Anytime that any real positive change has come about in the Black community it was because the people took a stand and demanded change. Those things took time though. The Civil Rights Movements spanned a few decades and was a sustained demand for change. We’re so caught up in this microwave society that we live in that we’re on one cause today and the next it’s out the window. When will we realize that the way this country functions was not made for us? It’s not compatible with who we are as people of African descent.
    It’s been said that those who don’t know their past are doomed to repeat it and for Black folks this rings ever so true. From slavery to Jim Crow to Emmett Till to Tuskegee to Rodney King to Amadou Diallo to Sean Bell: it’s all the same shit, just a different day; or in our case a different generation. We have to begin to re-educate ourselves and our children. We need to begin to rebuild our communities and function as a community. We have to get ourselves together first. We have to not see ourselves as second class citizens, as these Black policemen have obviously been conditioned to believe, and recognize that we’re owed some things and we need to be about the business of getting them.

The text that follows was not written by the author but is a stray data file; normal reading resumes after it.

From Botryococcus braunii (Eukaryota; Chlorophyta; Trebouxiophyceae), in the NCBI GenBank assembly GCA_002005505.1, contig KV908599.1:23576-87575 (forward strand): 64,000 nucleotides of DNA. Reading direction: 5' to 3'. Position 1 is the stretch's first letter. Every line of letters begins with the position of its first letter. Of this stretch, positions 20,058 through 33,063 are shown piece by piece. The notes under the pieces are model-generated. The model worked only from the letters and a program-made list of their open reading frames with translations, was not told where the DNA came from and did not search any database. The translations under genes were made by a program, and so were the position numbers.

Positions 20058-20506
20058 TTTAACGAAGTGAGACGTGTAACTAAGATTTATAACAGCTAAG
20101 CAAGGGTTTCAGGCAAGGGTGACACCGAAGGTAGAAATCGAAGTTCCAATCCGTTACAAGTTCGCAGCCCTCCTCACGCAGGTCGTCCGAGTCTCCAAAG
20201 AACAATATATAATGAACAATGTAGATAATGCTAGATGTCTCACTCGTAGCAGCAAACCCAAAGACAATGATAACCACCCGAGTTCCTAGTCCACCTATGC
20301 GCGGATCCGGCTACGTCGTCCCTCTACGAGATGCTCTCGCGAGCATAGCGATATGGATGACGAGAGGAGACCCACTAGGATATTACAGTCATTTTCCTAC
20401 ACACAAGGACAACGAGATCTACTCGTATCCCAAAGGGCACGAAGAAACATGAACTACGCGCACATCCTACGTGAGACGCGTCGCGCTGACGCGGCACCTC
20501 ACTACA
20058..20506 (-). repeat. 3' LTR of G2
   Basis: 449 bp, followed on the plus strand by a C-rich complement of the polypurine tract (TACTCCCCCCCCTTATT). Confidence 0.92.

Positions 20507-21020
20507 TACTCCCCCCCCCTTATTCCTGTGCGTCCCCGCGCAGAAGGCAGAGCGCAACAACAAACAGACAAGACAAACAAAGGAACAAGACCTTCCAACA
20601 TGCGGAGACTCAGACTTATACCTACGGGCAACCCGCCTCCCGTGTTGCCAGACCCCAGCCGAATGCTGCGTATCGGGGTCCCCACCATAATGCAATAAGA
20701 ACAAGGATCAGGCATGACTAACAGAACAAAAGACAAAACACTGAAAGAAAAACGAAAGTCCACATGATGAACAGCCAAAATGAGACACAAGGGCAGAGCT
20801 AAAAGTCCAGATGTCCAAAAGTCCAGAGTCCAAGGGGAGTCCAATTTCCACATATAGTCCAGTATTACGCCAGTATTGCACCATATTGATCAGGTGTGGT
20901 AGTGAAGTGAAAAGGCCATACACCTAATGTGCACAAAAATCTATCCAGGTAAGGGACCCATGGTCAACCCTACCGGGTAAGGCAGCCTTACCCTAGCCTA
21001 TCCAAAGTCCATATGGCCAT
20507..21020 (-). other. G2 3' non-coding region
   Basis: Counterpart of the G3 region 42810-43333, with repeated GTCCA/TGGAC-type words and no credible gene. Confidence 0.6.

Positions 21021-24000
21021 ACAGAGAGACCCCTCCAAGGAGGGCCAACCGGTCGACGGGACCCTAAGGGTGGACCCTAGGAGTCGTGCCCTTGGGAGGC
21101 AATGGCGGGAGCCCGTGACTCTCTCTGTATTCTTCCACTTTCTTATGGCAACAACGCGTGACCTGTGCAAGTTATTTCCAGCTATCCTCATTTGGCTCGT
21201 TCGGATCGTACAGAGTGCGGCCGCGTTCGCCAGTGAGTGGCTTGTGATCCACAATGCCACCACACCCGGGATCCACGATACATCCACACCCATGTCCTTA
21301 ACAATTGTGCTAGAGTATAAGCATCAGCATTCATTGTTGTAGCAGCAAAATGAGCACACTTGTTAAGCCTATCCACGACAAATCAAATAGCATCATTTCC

I am angry!!! I’ve been fuming ever since I read the story this morning. However, at some point that anger has to be directed toward something positive or else it becomes a parasite that eats away at me as a person. The same thing is to be said for Black folks and racism. Yeah racism sucks! And yeah we’re angry. But we have to stand in solidarity and fight to get the rights that are owed to us as human beings.

  8. W says :

    It was a bad situation, however gentlemen leaving a strip club after drinking one drink every half hour, and making factious remarks about “guns” ought not be the poster children of police misconduct. There are so many other cases.

  9. Confused says :

    Ok Sean Bell was black. So does that mean it is obviously racist that he was killed. Two of the cops that shot him were black! How can it be racist? Are you saying the judge was for the black cops but racist for the black civilian? I don’t get it. People should be mad at the law and not blame racism for every crime that occurs, it hurts the case for real racism that occurs.

  10. Declan says :

    My heart goes out to sean bells family,seemed like a decent enough fella and a good baseball player.But this kid was no saint.Selling crack to undercover cops,(not once but twice)posession of firearms,him and his “thug” friends(13 arrests between them)didnt deserve this but really and truly should a family man with a kid who had prior convictions be at a club where prostitution is know to take place??